Anaerobic Digestion (AD) is a naturally occurring process where biomass is broken down by micro-organisms in the absence of air. This process is utilised by AD plants, with waste material placed in a large digester under specific temperature conditions producing a methane rich 'bio gas'. This page will provide a brief introduction to the technology and provide links for community groups to learn more about the technology and how it could be potentially developed into a community project.
What are the benefits?
- AD can be used to treat wastewater, domestic and commercial food waste, manures and biofuel crops.
- The biogas can be used to generate renewable heat and power, helping cut carbon emissions and offsetting the use of natural gas.
- The remaining material (digestate) is rich in nutrients and can be spread on land as a fertiliser.
- AD offers a cost effective way of dealing with large quantities of waste, turning it from a liability to an income stream.
- AD is eligible for the feed-in tariff, renewable obligation certificates and the renewable heat incentive. This can provide a reliable, long-term income stream.
Types of AD plant
There are many different types of AD depending on the type of feedstock to be treated. The main difference is the temperature and speed at which the waste is treated. For high solid materials such as garden and food waste, high temperatures are used and the waste is treated in batches. Lower solid materials such as animal slurry are more likely to be treated at a lower temperature using a continuous process.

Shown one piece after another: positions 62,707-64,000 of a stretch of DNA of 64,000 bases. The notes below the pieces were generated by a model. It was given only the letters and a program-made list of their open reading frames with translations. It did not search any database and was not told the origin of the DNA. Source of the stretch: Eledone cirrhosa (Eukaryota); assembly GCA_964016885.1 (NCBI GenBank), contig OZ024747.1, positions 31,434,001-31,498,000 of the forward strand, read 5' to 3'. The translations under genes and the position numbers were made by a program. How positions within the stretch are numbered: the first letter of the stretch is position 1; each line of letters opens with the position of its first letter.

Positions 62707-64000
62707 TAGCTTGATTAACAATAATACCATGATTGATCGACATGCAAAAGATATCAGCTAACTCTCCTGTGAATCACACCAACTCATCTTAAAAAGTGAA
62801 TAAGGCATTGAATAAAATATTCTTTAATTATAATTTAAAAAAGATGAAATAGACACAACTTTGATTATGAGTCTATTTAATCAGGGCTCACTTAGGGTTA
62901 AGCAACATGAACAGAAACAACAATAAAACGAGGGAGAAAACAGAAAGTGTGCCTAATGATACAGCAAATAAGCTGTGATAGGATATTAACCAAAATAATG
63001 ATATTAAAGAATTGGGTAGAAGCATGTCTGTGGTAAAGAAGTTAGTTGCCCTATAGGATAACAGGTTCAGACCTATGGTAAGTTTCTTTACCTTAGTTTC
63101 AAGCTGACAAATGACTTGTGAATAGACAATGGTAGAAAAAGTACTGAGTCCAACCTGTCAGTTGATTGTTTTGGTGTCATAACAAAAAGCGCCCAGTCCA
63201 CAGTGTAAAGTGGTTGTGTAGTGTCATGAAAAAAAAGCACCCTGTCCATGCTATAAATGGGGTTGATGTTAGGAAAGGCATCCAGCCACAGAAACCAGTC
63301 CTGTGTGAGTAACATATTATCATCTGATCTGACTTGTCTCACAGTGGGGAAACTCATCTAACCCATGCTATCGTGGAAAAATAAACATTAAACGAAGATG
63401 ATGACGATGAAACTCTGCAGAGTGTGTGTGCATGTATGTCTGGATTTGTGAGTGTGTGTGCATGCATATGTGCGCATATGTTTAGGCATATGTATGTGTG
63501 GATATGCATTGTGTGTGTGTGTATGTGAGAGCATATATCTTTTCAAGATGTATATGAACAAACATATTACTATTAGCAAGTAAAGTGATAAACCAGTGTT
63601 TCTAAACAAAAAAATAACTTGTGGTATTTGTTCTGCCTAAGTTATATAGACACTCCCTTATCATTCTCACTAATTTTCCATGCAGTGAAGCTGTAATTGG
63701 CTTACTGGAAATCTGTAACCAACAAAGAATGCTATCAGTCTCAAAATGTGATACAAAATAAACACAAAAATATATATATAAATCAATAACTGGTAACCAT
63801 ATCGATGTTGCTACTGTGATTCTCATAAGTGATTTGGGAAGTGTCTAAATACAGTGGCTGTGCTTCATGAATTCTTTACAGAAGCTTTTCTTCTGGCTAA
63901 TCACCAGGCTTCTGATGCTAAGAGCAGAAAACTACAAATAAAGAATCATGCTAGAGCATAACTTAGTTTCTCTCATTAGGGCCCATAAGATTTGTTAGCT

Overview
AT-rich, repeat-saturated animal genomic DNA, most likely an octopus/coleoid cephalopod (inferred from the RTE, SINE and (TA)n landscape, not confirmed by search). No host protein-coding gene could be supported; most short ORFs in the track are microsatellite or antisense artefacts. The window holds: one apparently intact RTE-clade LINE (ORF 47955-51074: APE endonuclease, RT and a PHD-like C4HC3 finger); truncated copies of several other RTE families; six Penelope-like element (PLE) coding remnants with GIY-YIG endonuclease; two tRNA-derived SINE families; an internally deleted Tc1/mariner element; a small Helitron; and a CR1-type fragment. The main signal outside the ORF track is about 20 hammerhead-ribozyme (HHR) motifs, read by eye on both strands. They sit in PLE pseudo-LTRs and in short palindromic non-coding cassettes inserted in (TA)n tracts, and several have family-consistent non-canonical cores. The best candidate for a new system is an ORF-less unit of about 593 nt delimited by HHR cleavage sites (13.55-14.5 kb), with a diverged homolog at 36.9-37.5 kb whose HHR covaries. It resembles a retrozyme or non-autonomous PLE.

Community Owned AD plants
Due to the capital intensive nature of AD plants, planning and developing a community owned installation is a significant undertaking and very few community AD plants exist.
However, case studies have shown that AD plants can be profitable, second only to wind turbines in the UK. Two important points to consider are that you must have an end user for the heat and that feedstock supply contracts must be long-term to ensure viability. The links provided below provide a good starting point for community groups who think AD might be a suitable technology.
Severn Wye Energy Agency have produced a detailed guide to AD in England and Wales including several case studies.
Community Pathways have an example approach to developing a community owned AD plant.
NNFCC have produced an AD factsheet providing an overview, benefits and drivers, biogas yields from different feedstocks and an overview of the economics.
The NNFCC have mapped all operational AD plants in the UK and these can be filtered to show community plants.
Isabel have produced a report “Region-Specific Social Innovation and Community Energy Approaches with an Application Potential in Biogas”